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We have performed a seed-to-seed experiment in the cell biology experiment facility (CBEF) installed in the Kibo (Japanese Experiment Module) in the International Space Station. The CBEF has a 1 × g compartment on a centrifuge and a microgravity compartment, to investigate the effects of microgravity on the vegetative and reproductive growth of Arabidopsis thaliana (L.) Heynh. Seeds germinated irrespective of gravitational conditions after water supply on board. Thereafter, seedlings developed rosette leaves. The time of bolting was slightly earlier under microgravity than under space 1 × g. Microgravity enhanced the growth rate of peduncles as compared with space 1 × g or ground control. Plants developed flowers, siliques and seeds, completing their entire life cycle during 62-days cultivation. Although the flowering time was not significantly affected under microgravity, the number of flowers in a bolted plant significantly increased under microgravity as compared with space 1 × g or ground control. Microscopic analysis of reproductive organs revealed that the longitudinal length of anthers was significantly shorter under microgravity when compared with space 1 × g, while the length of pistils and filaments was not influenced by the gravitational conditions. Seed mass significantly increased under microgravity when compared with space 1 × g. In addition, seeds produced in space were found not to germinate on the ground. These results indicate that microgravity significantly influenced the reproductive development of Arabidopsis plants even though Earth's gravitational environment is not absolutely necessary for them to complete their life cycle.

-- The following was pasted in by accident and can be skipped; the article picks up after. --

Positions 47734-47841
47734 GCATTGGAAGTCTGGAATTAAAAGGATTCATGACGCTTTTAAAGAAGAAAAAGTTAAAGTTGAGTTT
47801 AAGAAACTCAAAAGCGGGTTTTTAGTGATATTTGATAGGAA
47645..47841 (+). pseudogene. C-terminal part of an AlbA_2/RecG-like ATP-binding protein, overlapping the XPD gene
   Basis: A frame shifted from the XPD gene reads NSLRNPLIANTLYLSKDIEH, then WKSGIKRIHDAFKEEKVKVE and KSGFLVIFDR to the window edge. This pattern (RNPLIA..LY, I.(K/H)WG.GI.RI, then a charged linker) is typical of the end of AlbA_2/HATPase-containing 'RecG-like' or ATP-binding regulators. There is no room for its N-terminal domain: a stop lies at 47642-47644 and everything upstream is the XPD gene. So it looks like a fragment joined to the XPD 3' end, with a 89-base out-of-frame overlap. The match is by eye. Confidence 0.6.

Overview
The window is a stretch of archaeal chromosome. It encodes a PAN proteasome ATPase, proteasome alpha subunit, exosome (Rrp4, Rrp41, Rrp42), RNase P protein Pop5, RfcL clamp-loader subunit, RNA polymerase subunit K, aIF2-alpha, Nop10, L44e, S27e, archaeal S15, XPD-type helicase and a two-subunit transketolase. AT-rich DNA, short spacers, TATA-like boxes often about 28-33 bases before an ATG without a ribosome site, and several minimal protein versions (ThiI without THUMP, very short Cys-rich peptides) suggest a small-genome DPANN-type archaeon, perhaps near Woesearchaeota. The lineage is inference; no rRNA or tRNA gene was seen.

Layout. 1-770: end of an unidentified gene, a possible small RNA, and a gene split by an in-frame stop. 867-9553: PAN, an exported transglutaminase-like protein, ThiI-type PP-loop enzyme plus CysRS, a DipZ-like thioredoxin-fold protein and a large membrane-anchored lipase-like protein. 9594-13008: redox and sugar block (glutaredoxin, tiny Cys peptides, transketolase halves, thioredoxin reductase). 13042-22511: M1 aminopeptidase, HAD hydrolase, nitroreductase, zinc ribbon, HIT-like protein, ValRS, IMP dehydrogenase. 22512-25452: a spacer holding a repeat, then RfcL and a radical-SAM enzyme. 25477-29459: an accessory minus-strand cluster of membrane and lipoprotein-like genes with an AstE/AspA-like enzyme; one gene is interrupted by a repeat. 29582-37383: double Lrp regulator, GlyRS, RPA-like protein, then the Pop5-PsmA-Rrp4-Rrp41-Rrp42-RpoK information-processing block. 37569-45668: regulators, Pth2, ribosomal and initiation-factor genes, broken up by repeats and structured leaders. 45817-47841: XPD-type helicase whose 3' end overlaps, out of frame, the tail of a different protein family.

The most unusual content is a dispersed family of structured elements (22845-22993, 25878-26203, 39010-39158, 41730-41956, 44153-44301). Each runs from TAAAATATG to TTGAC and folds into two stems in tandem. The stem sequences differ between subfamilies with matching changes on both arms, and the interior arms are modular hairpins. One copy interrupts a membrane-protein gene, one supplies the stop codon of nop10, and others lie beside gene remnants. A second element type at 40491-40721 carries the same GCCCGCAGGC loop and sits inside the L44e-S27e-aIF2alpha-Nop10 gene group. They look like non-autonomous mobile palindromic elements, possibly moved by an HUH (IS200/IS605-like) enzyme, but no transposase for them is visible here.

Ichirou Karahara, Takamichi Suto, Takashi Yamaguchi, Umi Yashiro, Daisuke Tamaoki, Emi Okamoto, Sachiko Yano, Fumiaki Tanigaki, Toru Shimazu, Haruo Kasahara, Hirokazu Kasahara, Mitsuhiro Yamada, Takayuki Hoson, Kouichi Soga, Seiichiro Kamisaka. Vegetative and reproductive growth of Arabidopsis under microgravity conditions in space. Journal of plant research. 2020 Jul;133(4):571-585

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PMID: 32424466

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